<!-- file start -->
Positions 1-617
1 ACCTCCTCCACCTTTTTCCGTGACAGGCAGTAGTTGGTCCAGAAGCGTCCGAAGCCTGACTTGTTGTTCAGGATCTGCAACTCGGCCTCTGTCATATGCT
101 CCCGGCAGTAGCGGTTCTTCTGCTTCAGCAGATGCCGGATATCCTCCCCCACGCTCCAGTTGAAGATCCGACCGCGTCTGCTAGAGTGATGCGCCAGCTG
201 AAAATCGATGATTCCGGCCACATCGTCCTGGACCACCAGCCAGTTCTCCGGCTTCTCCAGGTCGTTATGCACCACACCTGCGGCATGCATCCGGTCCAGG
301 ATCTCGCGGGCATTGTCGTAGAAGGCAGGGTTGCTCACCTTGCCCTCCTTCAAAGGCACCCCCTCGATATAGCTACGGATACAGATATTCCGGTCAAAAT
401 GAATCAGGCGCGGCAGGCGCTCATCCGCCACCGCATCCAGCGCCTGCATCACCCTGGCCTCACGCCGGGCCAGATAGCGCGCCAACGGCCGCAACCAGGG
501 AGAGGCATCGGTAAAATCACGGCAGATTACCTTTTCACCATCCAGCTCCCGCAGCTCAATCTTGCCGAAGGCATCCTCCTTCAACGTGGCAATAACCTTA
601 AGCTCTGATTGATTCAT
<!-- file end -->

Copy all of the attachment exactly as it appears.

Positions 1-617
1 ACCTCCTCCACCTTTTTCCGTGACAGGCAGTAGTTGGTCCAGAAGCGTCCGAAGCCTGACTTGTTGTTCAGGATCTGCAACTCGGCCTCTGTCATATGCT
101 CCCGGCAGTAGCGGTTCTTCTGCTTCAGCAGATGCCGGATATCCTCCCCCACGCTCCAGTTGAAGATCCGACCGCGTCTGCTAGAGTGATGCGCCAGCTG
201 AAAATCGATGATTCCGGCCACATCGTCCTGGACCACCAGCCAGTTCTCCGGCTTCTCCAGGTCGTTATGCACCACACCTGCGGCATGCATCCGGTCCAGG
301 ATCTCGCGGGCATTGTCGTAGAAGGCAGGGTTGCTCACCTTGCCCTCCTTCAAAGGCACCCCCTCGATATAGCTACGGATACAGATATTCCGGTCAAAAT
401 GAATCAGGCGCGGCAGGCGCTCATCCGCCACCGCATCCAGCGCCTGCATCACCCTGGCCTCACGCCGGGCCAGATAGCGCGCCAACGGCCGCAACCAGGG
501 AGAGGCATCGGTAAAATCACGGCAGATTACCTTTTCACCATCCAGCTCCCGCAGCTCAATCTTGCCGAAGGCATCCTCCTTCAACGTGGCAATAACCTTA
601 AGCTCTGATTGATTCAT